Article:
Three Plaintiffs brought suit against Oakton Community College (OCC) alleging that the College instituted a policy of not employing any part-time faculty members who are annuitants of the State University Retirement System, in violation of the Age Discrimination in Employment Act (ADEA). OCC moved for abstention pending the determination of an unfair labor practice charge filed by an adjunct faculty labor union. The Court refused, concluding that this case was not parallel to the unfair labor proceeding because the two cases do not present the same legal issues. Moreover, although a favorable ruling in the unfair labor practice hearing would likely amount to an order to bargain in good faith to change the policy, it would not necessarily result in relief for the faculty members with regard to their claim of age discrimination.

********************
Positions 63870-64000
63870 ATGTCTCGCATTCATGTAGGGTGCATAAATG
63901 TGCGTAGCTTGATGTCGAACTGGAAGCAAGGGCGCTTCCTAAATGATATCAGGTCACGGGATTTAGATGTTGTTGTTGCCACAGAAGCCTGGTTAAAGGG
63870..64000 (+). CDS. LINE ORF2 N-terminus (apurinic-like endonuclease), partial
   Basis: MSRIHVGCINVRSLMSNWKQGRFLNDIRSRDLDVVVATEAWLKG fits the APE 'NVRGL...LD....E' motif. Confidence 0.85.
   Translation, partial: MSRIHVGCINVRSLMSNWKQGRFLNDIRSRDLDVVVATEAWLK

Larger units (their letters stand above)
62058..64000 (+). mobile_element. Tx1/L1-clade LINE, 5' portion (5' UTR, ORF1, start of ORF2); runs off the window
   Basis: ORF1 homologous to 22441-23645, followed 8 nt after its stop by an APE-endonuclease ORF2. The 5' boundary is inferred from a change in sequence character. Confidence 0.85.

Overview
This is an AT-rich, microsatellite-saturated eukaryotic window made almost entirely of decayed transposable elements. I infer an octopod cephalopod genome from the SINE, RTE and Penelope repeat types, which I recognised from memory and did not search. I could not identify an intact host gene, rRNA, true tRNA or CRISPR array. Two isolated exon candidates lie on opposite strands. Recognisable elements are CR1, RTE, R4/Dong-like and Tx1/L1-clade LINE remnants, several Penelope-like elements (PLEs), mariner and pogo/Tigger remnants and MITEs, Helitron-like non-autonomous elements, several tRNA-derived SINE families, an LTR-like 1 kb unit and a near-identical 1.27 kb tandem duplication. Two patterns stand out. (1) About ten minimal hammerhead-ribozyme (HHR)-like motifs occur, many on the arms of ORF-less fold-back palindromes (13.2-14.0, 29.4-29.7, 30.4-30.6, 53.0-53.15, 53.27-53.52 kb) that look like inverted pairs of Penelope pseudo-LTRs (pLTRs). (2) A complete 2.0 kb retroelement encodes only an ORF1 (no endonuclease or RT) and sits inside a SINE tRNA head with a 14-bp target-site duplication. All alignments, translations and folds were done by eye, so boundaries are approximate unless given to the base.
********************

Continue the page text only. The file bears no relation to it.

12/8/2016
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Academic Misconduct; Athletics Compliance (NCAA & more); Students; Athletics & Sports

National Collegiate Athletic Association Public Infractions Decision Regarding Former California State University, Northridge Director of Basketball Operations (Dec. 7, 2016)

Public infractions decision by the National Collegiate Athletic Association (NCAA) involving the former director of basketball operations at California State University, Northridge. The NCAA Division I Committee on Infractions concluded that the former director completed coursework for ten student-athletes and submitted the coursework on their behalf for fraudulent academic credit. The University admitted that it failed to monitor the former director’s activities and to take adequate steps to investigate reports of misconduct when they first surfaced. The NCAA placed the University on three years' probation, fined the university $5,000 plus one percent of the men's basketball budget, imposed a five-year show-cause order on the former director, and vacated all wins for games in which the players involved participated.